Make your health a priority


Make your health a priority

If there are any lessons to be learned from the sudden death of Italian professional footballer, Piermario Morosini, and the near-death experience of retired English professional footballer, Fabrice Muamba, back in 2012, it is there are few guarantees in life.

The pair have a lot in common. Both young men aged in their early 20s, elite sportsmen in the prime of their lives, both were actually playing football at the time, and it is fair to say they both shared the reasonable expectation they had a lifetime of living ahead of them.

Tragically that wasn’t the case. Both men suffered catastrophic cardiac arrest, leaving only one alive to tell the tale. How Muamba survived after his heart stopped beating for 78 minutes is nothing short of a miracle. Morosini tragically suffered a fatal cardiac arrest on the field.

The 7th of April each year marks the celebration of World Health Day and serves as a timely reminder that looking after our health should always remain a priority.

While we’ll never know if more regular health check-ups may have made a difference in either of these athlete’s cases, the one thing that is clear is that regular health exams and tests can help find problems before they manifest into much bigger issues.

The biggest difference between a check-up and seeing a doctor due to illness is the focus on overall health rather than diagnosing and treating a particular condition.

By going to see your GP regularly and getting access to the correct health services, screenings and treatment, you are taking important steps towards living a longer, healthier life.

Health insurance providers say that unlike seeing a doctor when you are ill, it can be difficult knowing how often to go for a check-up where the focus is more on overall health.

They say that when it comes to scheduling your check-up, your age and health status will play a large part in determining frequency.

Australian Unit says if you’re under 45 and in good health, you should have a routine check-up every two to three years. As you get older, you become more vulnerable to illness so if you’re aged over 45 you should have a check-up with your doctor every 12 months.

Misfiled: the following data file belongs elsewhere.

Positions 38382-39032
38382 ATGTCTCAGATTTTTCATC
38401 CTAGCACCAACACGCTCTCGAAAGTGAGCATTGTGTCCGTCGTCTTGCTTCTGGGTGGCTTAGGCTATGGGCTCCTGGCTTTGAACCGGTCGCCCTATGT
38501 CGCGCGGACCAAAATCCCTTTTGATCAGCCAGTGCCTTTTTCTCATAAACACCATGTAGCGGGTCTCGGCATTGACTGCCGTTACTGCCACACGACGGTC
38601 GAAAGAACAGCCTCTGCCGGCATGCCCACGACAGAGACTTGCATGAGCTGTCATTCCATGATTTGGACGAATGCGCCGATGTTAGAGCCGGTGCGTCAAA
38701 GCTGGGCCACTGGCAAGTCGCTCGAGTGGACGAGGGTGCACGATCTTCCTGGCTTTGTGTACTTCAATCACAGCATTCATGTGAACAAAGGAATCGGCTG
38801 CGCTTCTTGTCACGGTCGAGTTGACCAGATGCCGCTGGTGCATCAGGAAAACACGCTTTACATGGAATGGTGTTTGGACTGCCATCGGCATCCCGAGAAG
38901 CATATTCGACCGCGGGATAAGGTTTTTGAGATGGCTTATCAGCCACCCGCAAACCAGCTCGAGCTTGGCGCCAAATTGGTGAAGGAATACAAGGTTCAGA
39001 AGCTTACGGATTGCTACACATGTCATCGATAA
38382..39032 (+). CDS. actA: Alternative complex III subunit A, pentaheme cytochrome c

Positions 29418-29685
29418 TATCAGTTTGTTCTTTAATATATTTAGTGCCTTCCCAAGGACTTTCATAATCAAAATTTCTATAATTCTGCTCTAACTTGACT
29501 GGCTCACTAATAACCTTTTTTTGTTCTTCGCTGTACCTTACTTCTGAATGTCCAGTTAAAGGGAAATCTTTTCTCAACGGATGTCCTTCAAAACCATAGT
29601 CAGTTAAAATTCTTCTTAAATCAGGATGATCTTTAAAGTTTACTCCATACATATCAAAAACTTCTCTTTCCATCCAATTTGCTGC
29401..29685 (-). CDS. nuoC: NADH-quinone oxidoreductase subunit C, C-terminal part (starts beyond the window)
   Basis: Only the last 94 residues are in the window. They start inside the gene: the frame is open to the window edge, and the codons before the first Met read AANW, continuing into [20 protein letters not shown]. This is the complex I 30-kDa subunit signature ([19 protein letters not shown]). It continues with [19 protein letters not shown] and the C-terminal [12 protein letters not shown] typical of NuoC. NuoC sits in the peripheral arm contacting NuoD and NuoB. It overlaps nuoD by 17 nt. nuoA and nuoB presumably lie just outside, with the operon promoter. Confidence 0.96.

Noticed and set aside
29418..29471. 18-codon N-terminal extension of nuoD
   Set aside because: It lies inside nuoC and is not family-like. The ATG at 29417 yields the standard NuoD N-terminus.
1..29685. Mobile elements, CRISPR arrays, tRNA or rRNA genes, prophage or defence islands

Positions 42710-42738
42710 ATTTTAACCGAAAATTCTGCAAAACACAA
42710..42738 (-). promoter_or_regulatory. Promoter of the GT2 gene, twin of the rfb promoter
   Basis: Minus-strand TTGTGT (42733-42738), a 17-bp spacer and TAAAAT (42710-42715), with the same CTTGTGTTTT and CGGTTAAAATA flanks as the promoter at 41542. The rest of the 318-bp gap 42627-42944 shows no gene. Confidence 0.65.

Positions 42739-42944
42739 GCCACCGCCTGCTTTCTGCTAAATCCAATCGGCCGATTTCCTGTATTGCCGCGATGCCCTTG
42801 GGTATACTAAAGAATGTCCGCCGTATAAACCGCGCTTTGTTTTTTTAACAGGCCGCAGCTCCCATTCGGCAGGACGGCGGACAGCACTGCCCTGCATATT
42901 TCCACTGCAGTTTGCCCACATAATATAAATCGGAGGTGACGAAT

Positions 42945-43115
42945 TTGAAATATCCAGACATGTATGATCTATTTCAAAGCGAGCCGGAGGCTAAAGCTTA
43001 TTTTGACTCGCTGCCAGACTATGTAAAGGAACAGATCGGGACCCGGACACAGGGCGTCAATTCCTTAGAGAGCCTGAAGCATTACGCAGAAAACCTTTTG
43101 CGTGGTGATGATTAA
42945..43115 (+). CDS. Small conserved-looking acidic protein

Because a check-up is very broad, a number of different checks will likely take place to ensure you’re on the right track with your overall health.

These will include things such as a physical examination (listening to your chest, feeling your pulse, thyroid check, blood pressure test and BMI test), as well as an examination of any conditions you currently have or suspect you may have, as well as a look into any lifestyle problems you have that may be negatively impacting your health (such as sexual health, smoking, alcohol consumption and weight management).

In addition, there are also a number of age-related checks and screens you should request as you pass certain milestones.

These include: Cervical Cancer testing for women aged between 18 and 69, Testicular Cancer screening for men aged between 18 and 69. Tests for cardiovascular disease should be carried out every two years for people over 45, and we should undergo diabetes type two testing every three years from the age of 40.

Once we hit the 50-plus age bracket, the types of tests we should be undergoing during our health check include those for: bowel cancer, breast cancer, bone density and prostate cancer.

For those aged 60 and over visual and hearing impairment testing should also be part of our routine check-ups.

Others, such as those for melanoma or skin cancer, and dental health screening should be done by all ages and advice sought on early detection of issues.

After examination, your doctor will advise of any health problems they identified, provide treatment options for those medical issues and prescribe medication, if necessary. If any symptoms or medical issues are identified, your medical history will also be updated accordingly.

It’s important to detect potentially life-threatening health conditions or diseases early to increase chances for treatment and cure. Closely monitor existing conditions to limit the risk of complications and look after yourself.

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